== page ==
I was pretty bummed when we opened the kiln today. It’s always exciting to see what happened in the firing process, but you hope to see more good results than bad ones. That is the process though. The creative process doesn’t move in a straight line forward. It’s often a winding path and you might need to backtrack sometimes to move forward.
So, I pick myself up and move forward. What did I learn? Actually, I got a lot of information from this firing. Obviously I learned that the clay body I used for the hanging planters needs to be low fired. I also learned that with the new set up in our garage the kiln can easily hit temperature. I got good results from my glazes because of this. My mugs ended up being a nice big size in the end too (clay shrinks as it drys so a piece will get smaller though out the firing process). I obtained good information to work with in the future and it wasn’t a total loss. I did end up with 6 mugs that turned out nice. That included one I was asked to make by a family member. I’m happy about that.
I am currently working on some nice soup bowls and will be making more mugs soon as well. I’m still learning as I go. Thanks for the support <3
Hello and welcome to my new website. I’m Kayci Stanley and I am an artist and craftsperson. I focus primary on oil painting and pottery.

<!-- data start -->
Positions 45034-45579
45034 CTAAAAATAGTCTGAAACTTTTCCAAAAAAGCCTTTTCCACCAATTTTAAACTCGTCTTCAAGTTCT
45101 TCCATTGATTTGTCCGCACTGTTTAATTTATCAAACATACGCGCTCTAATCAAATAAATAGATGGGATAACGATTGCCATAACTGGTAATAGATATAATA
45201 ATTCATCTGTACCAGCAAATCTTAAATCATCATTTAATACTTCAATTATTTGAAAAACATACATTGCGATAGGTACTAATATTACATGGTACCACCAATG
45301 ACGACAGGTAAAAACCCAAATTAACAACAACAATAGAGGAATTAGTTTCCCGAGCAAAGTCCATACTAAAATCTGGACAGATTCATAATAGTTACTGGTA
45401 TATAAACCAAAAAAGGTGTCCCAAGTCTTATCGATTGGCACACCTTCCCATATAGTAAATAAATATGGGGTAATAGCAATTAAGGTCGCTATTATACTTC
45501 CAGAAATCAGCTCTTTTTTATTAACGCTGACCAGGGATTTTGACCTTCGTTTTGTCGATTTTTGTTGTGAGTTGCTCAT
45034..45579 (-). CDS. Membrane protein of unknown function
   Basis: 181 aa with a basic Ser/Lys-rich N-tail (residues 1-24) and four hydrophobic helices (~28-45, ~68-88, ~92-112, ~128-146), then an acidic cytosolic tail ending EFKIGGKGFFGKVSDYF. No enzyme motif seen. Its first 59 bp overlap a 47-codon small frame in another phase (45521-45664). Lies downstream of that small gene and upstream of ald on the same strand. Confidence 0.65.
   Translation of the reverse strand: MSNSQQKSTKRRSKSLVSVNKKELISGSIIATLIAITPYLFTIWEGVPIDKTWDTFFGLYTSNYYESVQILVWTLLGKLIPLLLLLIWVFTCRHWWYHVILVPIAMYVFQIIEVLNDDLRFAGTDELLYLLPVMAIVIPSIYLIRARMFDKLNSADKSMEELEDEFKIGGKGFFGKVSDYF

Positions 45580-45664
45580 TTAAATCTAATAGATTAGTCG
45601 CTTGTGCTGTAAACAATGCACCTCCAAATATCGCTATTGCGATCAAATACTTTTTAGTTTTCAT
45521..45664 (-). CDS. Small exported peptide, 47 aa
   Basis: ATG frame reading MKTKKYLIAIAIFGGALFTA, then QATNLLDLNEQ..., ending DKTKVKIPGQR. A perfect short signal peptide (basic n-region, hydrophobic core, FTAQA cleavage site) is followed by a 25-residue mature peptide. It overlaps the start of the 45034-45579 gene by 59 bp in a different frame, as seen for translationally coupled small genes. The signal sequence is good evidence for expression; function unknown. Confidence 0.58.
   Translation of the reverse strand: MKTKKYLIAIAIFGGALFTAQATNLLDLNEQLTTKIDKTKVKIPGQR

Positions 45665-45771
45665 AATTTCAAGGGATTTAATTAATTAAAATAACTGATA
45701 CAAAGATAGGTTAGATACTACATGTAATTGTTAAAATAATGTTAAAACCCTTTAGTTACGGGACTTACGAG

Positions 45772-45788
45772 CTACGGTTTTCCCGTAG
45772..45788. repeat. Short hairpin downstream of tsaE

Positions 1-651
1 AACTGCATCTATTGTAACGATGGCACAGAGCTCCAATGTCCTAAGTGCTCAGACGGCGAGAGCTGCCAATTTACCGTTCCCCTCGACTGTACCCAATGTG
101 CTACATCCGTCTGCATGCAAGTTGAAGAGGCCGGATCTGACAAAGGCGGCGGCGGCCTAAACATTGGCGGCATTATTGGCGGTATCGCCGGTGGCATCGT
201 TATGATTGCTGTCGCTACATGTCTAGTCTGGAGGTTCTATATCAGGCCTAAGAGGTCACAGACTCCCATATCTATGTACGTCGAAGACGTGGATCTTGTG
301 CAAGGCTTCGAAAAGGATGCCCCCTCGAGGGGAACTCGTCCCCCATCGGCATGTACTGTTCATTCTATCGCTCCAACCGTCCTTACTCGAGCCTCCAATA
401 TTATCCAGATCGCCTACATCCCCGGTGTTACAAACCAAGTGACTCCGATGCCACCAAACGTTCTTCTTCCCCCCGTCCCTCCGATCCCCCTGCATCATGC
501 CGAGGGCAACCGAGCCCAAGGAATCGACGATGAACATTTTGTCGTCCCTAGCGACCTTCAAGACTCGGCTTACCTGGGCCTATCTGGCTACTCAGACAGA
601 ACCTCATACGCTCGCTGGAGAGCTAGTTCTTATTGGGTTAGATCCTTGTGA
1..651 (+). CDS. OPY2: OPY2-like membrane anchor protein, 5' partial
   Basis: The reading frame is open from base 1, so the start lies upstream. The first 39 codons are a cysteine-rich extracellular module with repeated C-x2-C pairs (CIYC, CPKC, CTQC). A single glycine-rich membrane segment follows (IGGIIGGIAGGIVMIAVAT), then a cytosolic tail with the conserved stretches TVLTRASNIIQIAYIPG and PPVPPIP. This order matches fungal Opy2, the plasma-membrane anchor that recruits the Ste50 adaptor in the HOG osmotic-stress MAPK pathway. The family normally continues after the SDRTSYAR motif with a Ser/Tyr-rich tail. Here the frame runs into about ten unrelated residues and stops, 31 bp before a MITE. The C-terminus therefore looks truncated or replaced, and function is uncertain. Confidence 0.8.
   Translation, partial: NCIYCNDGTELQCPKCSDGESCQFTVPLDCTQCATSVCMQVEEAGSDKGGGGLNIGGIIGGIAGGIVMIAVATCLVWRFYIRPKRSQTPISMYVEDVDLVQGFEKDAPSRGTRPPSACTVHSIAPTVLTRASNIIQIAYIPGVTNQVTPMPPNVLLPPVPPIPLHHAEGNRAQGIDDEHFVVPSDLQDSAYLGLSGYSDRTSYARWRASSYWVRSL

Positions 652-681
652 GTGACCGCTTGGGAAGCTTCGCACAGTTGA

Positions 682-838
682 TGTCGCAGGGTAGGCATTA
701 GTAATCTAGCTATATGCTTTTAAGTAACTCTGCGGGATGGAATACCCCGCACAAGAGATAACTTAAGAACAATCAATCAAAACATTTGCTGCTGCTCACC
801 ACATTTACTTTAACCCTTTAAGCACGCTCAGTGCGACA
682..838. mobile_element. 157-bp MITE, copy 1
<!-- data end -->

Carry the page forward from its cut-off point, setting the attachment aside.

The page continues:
I feel like I am at a new start for my career. I’m making ceramic work again after about 6 years of not being able to run my kiln. I am now learning my kiln and feeling out my style. I have a strong appreciation for well made pottery and I am pushing myself to improve all around. At this time I am most interested in clean vase forms and planters. I was able to do a pit firing earlier in the summer and I thoroughly enjoyed it. Atmospheric firing is something I will certainly be pursuing more of in the future. I’m looking forward to experimenting with mid range glaze firing in my electric kiln as well.
I feel that over the past few years I have been developing a real style with my painting and I am confident in the direction I am heading. I will be continuing to focus on abstract nature themed paintings. I would like to play around withe some nonrepresentational paintings that focus on intense color and brush strokes as well.
I will have work for sale at the Cheeseburger in Caseville festival in my home town this week. This is the first time I’ve had enough work to sell like this and I’m very excited about it. I hope this is a real start to something. I’ll be using this website to post about my work and hope to have work for sale here soon as well. Please check back again in the future if you’re interested. Thanks <3